How Trend Forecasters Work

Knowing the Territory

Before maps became widely available, army commanders strove to know every hill, dale, river and forest of the terrain over which they marched. They knew that winning the day depended on this knowledge, applied via their training and experience.

Modern trend forecasters might make their calls in boardrooms instead of on battlefields but, in picking emerging fashions as in piercing the fog of war, theory and observation walk hand in hand. While many degree programs offer courses in statistics, and while fields such as fashion, economics and business management emphasize trend analysis and prediction, a successful trend forecaster also benefits from a broad array of knowledge and experience. Consequently, people break into trend forecasting from a slew of backgrounds. This holds especially true in fashion forecasting, where tracking the publications, films, music, art, culture, politics and economic projections that help inspire the next big color or fabric calls for a diverse array of doyens indeed [sources: Berelovich; Brekke; Pedersen; Pressman].

"Our activity requires a strong creative intuition and, at the same time, a very deep understanding of market realities," says Elodie Jolivet, products marketing and communication manager for PeclersParis, a global trend consulting agency.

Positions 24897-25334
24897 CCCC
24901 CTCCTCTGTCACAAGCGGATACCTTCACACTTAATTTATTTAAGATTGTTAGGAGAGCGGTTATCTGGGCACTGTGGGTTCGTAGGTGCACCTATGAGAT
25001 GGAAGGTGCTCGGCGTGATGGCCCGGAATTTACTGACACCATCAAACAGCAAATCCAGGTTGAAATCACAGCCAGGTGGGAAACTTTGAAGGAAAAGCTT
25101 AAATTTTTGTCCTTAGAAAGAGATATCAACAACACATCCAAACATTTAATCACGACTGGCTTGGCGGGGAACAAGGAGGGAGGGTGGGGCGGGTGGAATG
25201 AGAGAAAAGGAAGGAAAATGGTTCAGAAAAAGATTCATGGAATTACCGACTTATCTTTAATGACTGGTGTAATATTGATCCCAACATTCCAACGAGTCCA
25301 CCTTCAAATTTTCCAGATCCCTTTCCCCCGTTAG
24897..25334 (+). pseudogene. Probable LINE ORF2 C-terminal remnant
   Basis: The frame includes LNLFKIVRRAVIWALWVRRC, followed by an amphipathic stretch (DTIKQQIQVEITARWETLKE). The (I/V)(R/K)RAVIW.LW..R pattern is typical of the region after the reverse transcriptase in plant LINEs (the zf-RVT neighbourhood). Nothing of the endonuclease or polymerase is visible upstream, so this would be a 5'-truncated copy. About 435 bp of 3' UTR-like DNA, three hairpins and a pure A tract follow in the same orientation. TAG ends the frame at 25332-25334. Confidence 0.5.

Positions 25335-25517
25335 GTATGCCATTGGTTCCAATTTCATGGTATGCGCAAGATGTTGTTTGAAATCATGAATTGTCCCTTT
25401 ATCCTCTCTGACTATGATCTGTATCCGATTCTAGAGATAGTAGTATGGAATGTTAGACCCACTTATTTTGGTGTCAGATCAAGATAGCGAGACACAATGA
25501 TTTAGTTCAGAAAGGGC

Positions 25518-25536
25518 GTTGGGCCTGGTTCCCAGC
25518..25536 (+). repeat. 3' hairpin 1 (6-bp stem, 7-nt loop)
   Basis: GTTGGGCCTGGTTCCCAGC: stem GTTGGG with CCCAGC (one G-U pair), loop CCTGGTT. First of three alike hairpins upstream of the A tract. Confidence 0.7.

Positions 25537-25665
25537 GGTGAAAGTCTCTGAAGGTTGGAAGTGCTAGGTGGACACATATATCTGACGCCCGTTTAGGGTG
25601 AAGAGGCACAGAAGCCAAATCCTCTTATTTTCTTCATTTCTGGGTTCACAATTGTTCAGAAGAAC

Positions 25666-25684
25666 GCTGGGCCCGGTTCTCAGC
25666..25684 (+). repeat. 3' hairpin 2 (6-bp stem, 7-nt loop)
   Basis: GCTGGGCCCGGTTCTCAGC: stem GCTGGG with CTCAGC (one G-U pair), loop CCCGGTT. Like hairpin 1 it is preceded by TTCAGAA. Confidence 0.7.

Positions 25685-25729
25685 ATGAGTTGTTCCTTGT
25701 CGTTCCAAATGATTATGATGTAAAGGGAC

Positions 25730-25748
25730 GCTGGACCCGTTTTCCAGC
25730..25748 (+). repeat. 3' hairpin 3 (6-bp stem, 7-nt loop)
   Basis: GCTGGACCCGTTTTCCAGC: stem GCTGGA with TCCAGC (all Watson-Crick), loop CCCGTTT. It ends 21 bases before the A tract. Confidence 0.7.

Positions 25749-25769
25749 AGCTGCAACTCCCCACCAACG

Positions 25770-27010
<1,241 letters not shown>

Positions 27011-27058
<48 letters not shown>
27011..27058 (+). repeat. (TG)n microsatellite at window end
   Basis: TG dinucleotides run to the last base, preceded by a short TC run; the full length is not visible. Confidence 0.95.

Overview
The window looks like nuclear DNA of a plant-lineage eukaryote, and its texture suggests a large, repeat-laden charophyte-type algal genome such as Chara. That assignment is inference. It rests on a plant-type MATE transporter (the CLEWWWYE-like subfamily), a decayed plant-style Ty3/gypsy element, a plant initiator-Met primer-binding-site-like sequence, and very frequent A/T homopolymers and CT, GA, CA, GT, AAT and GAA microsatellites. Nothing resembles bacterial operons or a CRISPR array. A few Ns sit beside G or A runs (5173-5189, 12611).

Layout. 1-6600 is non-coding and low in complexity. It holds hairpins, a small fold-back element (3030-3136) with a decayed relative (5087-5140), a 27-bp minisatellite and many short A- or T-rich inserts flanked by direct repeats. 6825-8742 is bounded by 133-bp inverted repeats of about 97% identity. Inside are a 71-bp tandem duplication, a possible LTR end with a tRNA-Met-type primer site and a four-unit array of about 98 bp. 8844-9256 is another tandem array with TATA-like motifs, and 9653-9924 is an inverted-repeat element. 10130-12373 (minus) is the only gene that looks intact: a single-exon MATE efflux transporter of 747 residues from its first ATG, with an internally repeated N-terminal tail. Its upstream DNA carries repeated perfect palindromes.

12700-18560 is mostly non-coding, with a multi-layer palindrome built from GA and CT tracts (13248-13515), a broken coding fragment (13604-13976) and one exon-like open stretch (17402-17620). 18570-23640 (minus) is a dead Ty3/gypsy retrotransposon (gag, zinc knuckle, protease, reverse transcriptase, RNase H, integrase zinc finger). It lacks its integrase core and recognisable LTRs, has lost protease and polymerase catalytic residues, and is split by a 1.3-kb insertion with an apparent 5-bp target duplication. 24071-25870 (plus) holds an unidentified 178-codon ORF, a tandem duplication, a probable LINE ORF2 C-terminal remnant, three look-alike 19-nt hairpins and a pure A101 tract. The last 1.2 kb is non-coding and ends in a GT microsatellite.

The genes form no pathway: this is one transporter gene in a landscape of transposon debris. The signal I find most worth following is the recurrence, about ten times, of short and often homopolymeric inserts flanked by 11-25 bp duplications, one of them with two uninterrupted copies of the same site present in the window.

"If some trend forecasters of our team are actually fashion designers or graphic designers, some have a finance or sociology background. We are working with economists and anthropologists. We explore marketing studies."

Dawn C L Pedersen, creative director at TRENDZINE Fashion Information Media Network, agrees, and adds that experience helps forecasters put themselves in customers' shoes, be they hiking boots or pumps. Such a connection is essential, because future fashions must pop in a popular way, one that avoids alienating everyday shoppers. Fortunately for fashion folk, technology is today smoothing the transition from catwalk to sidewalk by priming customers to early-adopt avant-garde styles.

"Consumers have become more knowledgeable about trends and are aware of new ideas and concepts via the Internet, where catwalk shows can be watched live, or through social media, where high-profile celebrities, who tend to adopt trends early, pave the way for a fresh new look," she says.

A career in trend forecasting means obsessing over every topic essential or tangential to your field and grasping how they all fit together. This holds true whether you work as part of a large team at a trend-forecasting business or as a company's lone futurist [source: Brekke]. But it's also just the tip of the iceberg, because today's forecasters also must come to grips with the mountains of data now available via big data and social media -- a landslide that is already changing the landscape and rendering yesterday's roadmaps useless.